DSL - The Biz-Card Desktop
The "Damn Small" concept
As its name suggests, Damn Small Linux (DSL) is a damn small distribution! The ISO is just 50MB and it fits on a business card CD so you can carry it with you wherever you go. It also acts as a Live CD so you can run the system without installing it on the machine. The idea is to access your Linux environment from any computer, thanks to a tiny CD that would fit in your wallet. Traditional Live CDs are great, and so is DSL, but they don't fit in your wallet! :)
Thanks to its small size DSL can also be put on a bootable USB key. Of course, depending on the size of the key it might not fit in a wallet that way, but the device could be writable and give more flexibility than the small CD.
Finally, and this is a real innovation: DSL can boot from another operating system, so you can run it directly from any Windows box when you're not at home.
The Debian Heritage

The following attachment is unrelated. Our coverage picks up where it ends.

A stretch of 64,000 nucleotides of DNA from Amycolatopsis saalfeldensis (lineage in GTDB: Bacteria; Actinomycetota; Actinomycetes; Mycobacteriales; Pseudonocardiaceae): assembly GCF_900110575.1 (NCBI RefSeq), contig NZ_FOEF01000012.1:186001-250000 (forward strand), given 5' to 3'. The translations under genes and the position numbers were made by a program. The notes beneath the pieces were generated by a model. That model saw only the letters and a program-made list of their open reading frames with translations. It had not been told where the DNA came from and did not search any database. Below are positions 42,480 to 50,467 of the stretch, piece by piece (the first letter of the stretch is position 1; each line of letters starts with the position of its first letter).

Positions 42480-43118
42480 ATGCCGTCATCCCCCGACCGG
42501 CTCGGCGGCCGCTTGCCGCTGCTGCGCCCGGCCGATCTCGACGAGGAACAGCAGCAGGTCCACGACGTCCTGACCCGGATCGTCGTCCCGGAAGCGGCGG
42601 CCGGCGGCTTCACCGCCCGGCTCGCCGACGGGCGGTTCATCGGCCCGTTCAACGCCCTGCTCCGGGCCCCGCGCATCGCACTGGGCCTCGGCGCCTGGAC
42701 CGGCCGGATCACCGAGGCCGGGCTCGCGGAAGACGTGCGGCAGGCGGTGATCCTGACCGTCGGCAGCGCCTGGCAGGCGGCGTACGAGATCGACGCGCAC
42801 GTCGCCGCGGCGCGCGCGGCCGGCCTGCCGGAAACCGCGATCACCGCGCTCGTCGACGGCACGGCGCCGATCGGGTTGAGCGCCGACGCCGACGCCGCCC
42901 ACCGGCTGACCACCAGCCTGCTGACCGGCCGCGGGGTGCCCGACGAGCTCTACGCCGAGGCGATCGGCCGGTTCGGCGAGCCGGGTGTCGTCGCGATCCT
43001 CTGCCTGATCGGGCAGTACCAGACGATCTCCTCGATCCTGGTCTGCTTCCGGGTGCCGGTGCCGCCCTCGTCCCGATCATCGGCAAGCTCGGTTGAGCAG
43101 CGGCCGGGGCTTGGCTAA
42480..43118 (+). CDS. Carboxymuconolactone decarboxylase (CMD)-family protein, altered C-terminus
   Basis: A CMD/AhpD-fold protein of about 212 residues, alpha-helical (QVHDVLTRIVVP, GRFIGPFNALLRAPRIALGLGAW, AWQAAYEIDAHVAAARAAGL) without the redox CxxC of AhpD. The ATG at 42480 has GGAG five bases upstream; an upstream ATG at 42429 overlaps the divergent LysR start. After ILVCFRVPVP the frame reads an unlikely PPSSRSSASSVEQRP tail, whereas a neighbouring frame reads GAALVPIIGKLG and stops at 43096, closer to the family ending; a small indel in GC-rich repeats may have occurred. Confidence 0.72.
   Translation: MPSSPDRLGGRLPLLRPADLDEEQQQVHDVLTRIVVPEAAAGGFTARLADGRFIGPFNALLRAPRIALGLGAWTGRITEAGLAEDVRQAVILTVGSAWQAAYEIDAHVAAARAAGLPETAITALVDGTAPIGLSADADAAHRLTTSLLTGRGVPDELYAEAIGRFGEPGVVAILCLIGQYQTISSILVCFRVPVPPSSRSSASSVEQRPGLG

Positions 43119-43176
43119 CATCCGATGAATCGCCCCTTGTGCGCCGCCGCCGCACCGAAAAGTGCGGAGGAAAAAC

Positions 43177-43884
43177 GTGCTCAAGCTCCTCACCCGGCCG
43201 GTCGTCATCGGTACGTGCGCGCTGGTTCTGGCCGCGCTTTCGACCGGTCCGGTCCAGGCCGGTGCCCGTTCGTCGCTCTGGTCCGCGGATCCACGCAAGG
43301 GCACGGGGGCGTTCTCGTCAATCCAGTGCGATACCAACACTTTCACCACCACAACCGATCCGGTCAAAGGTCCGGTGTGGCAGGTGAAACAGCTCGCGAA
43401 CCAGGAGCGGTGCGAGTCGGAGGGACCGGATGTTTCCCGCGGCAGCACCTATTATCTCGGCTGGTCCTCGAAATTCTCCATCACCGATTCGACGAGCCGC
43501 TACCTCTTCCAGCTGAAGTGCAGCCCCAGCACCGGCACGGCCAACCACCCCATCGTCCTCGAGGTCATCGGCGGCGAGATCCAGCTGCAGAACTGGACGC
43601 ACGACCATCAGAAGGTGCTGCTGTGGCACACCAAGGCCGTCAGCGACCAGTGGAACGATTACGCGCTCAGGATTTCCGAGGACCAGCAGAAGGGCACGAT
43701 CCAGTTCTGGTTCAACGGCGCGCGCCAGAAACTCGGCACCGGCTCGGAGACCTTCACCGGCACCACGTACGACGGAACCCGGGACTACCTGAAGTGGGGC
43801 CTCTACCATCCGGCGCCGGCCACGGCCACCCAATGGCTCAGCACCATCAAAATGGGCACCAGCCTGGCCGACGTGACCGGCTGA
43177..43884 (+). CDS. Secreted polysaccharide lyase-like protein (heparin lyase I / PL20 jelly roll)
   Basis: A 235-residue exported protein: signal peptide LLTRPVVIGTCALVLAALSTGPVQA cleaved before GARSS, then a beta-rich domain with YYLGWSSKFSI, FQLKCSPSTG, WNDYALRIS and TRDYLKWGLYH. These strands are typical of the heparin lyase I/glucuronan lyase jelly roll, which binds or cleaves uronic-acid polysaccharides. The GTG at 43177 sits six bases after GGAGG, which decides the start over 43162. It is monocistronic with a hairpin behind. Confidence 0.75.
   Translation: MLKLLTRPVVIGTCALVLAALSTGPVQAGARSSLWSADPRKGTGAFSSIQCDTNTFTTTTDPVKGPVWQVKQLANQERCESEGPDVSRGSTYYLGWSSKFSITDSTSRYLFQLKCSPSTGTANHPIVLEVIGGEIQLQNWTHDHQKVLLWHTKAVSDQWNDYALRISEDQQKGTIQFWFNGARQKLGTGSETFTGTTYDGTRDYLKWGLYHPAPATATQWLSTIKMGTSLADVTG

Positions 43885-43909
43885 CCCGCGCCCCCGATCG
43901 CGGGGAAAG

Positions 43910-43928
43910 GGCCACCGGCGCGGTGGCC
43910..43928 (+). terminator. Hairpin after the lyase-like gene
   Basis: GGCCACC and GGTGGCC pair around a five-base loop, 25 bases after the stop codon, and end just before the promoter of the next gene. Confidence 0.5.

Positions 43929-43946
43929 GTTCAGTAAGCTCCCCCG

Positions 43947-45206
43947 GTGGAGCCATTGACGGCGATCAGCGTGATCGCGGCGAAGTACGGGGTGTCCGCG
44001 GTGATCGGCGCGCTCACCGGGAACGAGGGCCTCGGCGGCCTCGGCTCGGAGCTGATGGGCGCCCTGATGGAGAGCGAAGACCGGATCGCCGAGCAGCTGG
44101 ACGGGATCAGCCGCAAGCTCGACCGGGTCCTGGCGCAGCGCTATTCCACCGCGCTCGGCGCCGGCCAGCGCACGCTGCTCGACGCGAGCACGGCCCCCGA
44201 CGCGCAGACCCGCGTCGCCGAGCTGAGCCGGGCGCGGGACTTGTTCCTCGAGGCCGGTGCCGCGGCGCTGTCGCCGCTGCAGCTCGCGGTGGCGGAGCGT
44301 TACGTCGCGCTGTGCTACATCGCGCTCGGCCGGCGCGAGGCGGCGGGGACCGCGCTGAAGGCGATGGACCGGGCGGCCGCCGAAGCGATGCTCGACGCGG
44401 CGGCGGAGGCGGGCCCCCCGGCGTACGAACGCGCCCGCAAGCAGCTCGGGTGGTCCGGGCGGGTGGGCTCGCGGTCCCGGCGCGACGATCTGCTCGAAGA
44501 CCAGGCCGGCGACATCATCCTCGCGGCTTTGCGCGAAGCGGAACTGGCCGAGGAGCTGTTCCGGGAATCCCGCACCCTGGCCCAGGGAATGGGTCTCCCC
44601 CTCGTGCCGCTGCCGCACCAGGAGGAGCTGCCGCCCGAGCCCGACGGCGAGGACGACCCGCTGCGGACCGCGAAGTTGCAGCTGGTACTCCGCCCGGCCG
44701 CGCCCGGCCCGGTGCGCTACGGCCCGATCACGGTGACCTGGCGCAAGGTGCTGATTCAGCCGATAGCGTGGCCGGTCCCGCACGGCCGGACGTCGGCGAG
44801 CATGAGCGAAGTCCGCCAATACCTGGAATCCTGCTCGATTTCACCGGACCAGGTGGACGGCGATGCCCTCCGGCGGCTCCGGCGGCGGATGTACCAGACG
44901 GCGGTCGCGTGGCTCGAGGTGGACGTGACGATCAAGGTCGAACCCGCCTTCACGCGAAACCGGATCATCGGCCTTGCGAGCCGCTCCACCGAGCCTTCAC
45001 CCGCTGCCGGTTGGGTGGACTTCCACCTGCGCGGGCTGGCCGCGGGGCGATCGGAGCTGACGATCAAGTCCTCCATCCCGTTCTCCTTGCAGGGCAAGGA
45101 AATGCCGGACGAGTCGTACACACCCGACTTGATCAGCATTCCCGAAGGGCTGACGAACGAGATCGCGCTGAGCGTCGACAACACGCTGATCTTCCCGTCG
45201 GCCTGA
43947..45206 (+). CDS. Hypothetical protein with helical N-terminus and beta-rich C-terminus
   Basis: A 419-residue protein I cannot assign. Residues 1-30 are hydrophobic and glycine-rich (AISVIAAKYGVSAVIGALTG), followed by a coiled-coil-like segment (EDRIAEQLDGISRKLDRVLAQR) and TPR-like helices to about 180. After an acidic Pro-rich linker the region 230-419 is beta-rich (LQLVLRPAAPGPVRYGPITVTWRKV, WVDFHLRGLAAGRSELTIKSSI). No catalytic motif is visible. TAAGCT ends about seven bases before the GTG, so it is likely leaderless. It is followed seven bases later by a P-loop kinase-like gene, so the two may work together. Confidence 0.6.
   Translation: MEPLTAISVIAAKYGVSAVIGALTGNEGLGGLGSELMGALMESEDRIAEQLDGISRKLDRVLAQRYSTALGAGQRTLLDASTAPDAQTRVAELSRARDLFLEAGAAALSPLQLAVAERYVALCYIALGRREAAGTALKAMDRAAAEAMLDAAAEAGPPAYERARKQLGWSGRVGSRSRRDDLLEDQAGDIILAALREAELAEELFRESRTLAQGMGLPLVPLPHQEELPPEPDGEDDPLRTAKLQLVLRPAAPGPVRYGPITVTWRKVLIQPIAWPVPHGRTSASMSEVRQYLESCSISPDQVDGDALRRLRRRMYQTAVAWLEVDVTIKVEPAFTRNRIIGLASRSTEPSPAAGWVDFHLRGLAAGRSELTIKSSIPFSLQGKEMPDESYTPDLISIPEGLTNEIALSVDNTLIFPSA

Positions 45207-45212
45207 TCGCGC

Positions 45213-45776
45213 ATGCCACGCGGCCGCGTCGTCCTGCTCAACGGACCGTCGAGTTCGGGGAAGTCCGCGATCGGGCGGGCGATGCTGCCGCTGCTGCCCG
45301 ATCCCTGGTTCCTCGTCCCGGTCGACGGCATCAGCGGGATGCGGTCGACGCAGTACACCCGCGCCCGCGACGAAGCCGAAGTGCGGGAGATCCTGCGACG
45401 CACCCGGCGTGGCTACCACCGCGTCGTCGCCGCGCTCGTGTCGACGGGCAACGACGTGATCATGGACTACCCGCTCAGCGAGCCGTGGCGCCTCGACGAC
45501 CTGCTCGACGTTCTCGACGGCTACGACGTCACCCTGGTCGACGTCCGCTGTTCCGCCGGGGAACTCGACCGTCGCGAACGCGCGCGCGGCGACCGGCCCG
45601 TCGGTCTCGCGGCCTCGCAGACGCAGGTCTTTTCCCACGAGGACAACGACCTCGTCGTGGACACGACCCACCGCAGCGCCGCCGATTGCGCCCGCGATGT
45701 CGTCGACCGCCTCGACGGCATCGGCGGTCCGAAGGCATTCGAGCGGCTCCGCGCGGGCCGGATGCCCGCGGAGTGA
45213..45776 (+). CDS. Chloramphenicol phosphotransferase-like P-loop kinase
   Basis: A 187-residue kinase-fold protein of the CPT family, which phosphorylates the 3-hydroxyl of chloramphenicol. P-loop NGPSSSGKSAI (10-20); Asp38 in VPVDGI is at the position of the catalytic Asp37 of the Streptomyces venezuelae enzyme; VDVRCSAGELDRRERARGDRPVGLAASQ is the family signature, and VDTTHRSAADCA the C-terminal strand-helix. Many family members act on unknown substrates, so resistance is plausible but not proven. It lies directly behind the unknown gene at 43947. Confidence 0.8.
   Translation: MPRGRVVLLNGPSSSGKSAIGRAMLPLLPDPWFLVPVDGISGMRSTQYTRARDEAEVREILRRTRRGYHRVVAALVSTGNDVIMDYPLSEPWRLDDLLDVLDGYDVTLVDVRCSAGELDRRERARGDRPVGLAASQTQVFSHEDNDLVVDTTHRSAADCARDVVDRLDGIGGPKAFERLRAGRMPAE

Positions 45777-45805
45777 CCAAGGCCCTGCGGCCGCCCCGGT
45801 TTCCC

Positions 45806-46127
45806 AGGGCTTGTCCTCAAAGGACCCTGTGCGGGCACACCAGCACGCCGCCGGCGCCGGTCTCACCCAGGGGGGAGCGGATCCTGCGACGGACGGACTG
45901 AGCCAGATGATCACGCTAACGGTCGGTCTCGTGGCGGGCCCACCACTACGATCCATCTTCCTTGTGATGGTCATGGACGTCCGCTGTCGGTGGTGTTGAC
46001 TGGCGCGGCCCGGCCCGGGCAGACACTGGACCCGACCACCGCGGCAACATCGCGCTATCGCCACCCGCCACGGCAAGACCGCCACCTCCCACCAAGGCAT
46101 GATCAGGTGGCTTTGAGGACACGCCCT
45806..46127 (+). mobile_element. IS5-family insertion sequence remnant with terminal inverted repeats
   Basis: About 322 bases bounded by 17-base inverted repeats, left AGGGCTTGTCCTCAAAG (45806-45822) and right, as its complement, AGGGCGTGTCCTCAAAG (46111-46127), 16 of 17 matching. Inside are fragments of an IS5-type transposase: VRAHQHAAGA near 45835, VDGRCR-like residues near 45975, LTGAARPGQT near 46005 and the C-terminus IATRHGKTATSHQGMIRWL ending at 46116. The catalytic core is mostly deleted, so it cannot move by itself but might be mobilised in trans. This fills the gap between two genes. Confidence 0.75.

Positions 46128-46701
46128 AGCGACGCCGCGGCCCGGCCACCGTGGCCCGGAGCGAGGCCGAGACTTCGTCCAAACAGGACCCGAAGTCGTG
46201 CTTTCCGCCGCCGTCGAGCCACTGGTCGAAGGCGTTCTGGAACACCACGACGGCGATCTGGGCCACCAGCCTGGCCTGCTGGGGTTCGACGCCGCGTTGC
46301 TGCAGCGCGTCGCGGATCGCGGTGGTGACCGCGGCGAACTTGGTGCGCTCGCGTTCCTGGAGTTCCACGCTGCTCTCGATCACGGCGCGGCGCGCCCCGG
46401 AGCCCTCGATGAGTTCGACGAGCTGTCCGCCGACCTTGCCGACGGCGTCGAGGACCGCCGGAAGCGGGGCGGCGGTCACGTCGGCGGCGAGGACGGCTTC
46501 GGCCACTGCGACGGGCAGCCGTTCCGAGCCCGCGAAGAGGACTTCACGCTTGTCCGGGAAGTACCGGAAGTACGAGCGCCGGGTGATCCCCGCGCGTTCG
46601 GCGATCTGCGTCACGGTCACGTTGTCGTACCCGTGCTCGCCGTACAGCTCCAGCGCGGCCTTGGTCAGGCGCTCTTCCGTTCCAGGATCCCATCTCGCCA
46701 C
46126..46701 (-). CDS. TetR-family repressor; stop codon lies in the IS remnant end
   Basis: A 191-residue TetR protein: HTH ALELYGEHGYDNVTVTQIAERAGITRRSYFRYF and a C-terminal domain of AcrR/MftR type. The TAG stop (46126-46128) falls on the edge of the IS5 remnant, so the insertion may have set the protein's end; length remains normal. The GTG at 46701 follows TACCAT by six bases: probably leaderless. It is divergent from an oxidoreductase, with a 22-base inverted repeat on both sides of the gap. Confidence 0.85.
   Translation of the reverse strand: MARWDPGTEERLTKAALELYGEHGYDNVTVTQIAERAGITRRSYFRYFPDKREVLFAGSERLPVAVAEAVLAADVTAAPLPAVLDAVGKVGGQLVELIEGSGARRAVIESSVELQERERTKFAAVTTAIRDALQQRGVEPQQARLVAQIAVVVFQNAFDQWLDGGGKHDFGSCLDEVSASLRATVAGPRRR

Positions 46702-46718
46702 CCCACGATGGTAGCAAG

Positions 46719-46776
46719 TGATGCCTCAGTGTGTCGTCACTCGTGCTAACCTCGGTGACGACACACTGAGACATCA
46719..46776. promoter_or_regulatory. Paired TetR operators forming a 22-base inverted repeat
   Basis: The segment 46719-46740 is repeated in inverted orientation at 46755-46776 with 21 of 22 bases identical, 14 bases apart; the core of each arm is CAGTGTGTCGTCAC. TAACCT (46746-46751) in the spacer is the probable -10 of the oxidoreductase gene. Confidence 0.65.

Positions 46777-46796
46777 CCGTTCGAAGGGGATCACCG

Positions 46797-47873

DSL is based on Knoppix and therefore Debian. From these distributions it inherited a very stable system with efficient hardware recognition. From the Live CD, you can install DSL on your hard-drive and enjoy a full Debian system.
DSL can run fully in your computer's RAM and this makes the system really fast. Speed is often a problem when it comes to live distributions, but since this one is small it usually fits entirely into the memory. The DSL website claims that performance is good on a 486DX with only 16MB of RAM.
I downloaded both the embedded and the CD versions in order to make an opinion of my own.
Running DSL 3.0.1 from Windows
You can download the embedded version of DSL 3.0.1 from here: http://ftp.heanet.ie/mirrors/damnsmalllinux.org/current/dsl-3.0.1-embedded.zip